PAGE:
Generational Shifts

(7:30PM EST – promoted by Nightprowlkitty)

This Sunday’s New York Times Magazine contains a feature titled Is Obama the End of Black Politics? Its an attempt by Matt Bai to explain the shifting ground on which both the issues and the politics of the African American community stand today. This is an issue that has been bubbling beneath the surface (and sometimes above) since Obama won the Iowa caucuses.

Within hours of Obama’s victory in Iowa, however, Clinton’s black support began to crumble. Black voters, young and old, simply hadn’t believed that a black man could win in white states; when he did, a wave of pride swept through African-American neighborhoods in the South.

That wave caught many long-time civil rights leaders and Black politicians by surprise…a shift had happened and they were caught unawares.

From left to right are Mayor Michael Nutter of Philadelphia; Representative James Clyburn of South Carolina; Representative John Lewis of Georgia; and Representative Artur Davis of Alabama.

You can see that shift in the stories of a couple of people Bai interviewed for this article…first of all, Elijah Cummings:

For black Americans born in the 20th century, the chasms of experience that separate one generation from the next- those who came of age before the movement, those who lived it, those who came along after – have always been hard to traverse. Elijah Cummings, the former chairman of the Congressional Black Caucus and an early Obama supporter, told me a story about watching his father, a South Carolina sharecropper with a fourth-grade education, weep uncontrollably when Cummings was sworn in as a representative in 1996. Afterward, Cummings asked his dad if he had been crying tears of joy. “Oh, you know, I’m happy,” his father replied. “But now I realize, had I been given the opportunity, what I could have been. And I’m about to die.” In any community shadowed by oppression, pride and bitterness can be hard to untangle.

and then Cory Booker:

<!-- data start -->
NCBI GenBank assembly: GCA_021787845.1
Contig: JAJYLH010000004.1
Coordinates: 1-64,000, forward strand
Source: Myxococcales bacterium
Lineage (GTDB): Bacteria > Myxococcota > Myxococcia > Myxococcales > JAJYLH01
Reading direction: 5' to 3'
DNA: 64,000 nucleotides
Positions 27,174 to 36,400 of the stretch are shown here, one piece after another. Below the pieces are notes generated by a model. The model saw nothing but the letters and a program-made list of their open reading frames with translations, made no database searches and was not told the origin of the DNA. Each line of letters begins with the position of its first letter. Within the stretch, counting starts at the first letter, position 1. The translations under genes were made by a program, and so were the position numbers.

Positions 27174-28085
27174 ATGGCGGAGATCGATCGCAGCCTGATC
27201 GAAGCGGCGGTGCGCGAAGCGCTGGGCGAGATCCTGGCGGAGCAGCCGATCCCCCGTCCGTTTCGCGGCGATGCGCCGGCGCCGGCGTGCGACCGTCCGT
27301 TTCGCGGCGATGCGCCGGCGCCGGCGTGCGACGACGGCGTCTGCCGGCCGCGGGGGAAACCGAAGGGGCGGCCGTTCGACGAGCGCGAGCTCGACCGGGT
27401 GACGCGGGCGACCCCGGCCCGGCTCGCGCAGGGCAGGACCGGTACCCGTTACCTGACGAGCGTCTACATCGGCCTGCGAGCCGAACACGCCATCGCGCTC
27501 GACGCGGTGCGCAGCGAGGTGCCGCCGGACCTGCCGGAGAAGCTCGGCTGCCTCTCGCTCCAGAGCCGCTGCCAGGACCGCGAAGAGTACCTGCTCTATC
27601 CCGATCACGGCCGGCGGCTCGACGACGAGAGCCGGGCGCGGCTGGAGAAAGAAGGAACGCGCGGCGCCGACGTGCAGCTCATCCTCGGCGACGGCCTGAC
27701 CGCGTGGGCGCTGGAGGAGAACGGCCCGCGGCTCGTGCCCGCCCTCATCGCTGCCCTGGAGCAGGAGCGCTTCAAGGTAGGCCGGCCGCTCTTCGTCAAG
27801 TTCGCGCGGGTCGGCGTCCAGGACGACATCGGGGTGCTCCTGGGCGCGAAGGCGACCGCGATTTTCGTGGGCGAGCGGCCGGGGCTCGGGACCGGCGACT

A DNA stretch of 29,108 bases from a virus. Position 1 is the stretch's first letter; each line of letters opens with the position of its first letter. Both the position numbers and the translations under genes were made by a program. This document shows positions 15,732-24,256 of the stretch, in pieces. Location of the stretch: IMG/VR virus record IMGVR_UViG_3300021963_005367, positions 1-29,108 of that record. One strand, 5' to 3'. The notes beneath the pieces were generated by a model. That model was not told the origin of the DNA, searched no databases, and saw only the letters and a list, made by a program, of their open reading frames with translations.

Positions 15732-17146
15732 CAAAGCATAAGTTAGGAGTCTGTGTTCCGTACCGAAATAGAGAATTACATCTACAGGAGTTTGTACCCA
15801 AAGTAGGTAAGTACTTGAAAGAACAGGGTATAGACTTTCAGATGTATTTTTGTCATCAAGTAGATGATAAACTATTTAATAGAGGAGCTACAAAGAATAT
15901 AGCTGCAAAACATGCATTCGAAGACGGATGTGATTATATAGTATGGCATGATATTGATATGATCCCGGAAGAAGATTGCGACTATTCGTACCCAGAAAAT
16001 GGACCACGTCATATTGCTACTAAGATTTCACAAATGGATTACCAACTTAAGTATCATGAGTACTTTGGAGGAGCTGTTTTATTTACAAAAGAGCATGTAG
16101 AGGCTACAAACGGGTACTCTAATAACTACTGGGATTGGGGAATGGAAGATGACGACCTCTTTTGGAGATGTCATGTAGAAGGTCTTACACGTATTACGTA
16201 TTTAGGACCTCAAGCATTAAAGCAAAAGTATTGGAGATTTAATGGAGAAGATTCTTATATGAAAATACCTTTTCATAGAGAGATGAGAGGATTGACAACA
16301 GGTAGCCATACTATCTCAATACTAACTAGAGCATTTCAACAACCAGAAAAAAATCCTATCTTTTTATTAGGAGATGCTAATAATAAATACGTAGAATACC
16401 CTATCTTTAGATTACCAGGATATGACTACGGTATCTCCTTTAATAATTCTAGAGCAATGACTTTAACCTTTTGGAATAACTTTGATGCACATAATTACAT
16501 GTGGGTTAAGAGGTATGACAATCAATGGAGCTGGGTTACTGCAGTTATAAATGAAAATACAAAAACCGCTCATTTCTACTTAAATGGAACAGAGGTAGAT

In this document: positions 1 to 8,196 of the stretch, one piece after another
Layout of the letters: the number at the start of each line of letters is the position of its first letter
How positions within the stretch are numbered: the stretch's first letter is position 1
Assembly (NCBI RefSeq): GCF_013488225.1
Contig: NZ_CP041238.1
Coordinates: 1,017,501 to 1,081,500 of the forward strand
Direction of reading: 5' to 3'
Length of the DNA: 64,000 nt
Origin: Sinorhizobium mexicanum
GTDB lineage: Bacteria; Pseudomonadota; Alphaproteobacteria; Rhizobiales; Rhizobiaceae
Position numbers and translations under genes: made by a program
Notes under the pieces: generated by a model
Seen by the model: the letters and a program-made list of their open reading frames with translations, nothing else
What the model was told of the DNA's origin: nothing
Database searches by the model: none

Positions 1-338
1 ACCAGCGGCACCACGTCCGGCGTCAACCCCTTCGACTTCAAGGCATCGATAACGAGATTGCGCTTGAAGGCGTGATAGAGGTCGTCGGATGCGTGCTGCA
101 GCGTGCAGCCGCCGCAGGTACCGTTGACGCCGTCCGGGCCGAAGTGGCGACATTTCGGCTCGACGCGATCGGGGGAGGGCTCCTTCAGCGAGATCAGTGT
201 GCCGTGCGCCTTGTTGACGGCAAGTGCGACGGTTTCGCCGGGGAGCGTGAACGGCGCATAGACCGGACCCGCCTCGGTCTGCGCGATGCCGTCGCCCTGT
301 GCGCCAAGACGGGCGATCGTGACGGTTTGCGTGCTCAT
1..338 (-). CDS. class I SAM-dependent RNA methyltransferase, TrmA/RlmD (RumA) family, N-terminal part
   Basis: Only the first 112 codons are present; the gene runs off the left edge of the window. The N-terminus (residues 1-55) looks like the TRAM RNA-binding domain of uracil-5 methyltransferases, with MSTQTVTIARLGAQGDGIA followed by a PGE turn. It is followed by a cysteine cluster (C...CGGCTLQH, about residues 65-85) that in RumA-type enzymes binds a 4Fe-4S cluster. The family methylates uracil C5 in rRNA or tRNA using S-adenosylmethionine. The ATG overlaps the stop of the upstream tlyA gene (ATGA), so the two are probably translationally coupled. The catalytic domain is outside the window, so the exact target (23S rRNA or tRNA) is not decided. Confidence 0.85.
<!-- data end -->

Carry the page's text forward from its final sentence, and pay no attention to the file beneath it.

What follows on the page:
When I met last month with Cory Booker, the mayor of Newark who at 39 is already something of a national sensation, he told me that he had just finished reading, belatedly, Obama’s memoir “Dreams From My Father.” He said passages about Obama’s youth in Hawaii had reminded him of his own experience with subtle racism in the affluent, mostly white suburb of Harrington Park, N.J. “You know, what it’s like growing up every single day and having people ask to touch your hair because they’ve never seen hair like that,” Booker said. “To have the entire class laugh and giggle when somebody pronounces ‘Niger’ as ‘nigger.’ The constant bombardment of that kind of thing really affects your spirit, and it’s every single day. Like when people want to come back from a vacation and compare their tan to yours and joke about being black.”

No doubt these were searing experiences for Booker, and I had to wince as he ticked them off, recognizing too much of myself and my white classmates from the 1980s in the imagery. But as Booker himself noted, they are a world away from the reality that was pounded into civil rights activists like his parents, to whom racism meant dogs and hoses and segregated schools and luncheonettes. You can imagine what James Clyburn – still haunted by the vivid memory of the moment he found out that his erudite father had never been allowed to graduate from high school – would make of the lifelong trauma caused by suburban kids asking to feel your hair.

Bai explains the transition this way:

Black leaders who rose to political power in the years after the civil rights marches came almost entirely from the pulpit and the movement, and they have always defined leadership, in broad terms, as speaking for black Americans. They saw their job, principally, as confronting an inherently racist white establishment, which in terms of sheer career advancement was their only real option anyway. For almost every one of the talented black politicians who came of age in the postwar years, like James Clyburn and Charles Rangel, the pinnacle of power, if you did everything right, lay in one of two offices: City Hall or the House of Representatives. That was as far as you could travel in politics with a mostly black constituency. Until the 1990s, even black politicians with wide support among white voters failed in their attempts to win statewide, with only one exception (Edward Brooke, who was elected to the U.S. Senate from Massachusetts in 1966)…

This newly emerging class of black politicians, however, men (and a few women) closer in age to Obama and Jesse Jr., seek a broader political brief. Comfortable inside the establishment, bred at universities rather than seminaries, they are just as likely to see themselves as ambassadors to the black community as they are to see themselves as spokesmen for it…Their ambitions range well beyond safely black seats.

Some of the other emerging leaders Bai talked to for this article include Alabama Representative Artur Davis, Philadelphia Mayor Michael Nutter, NAACP President Benjamin Jealous, Jack and Jill Politics blogger Cheryl Contee (also known as Jill Tubman), and Massachusetts Governor Deval Patrick.

At one point, Bai talks about Van Jones, who is one of the people behind Color of Change and Green for All. If you want to hear what people from this new generation of African American leadership sound like, here’s Van Jones in a guest appearance on The Colbert Report.



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  1. that “Somethings Gotta Give.”

  2. Matt Bai is an idiot.

    Connecticut is a small state.

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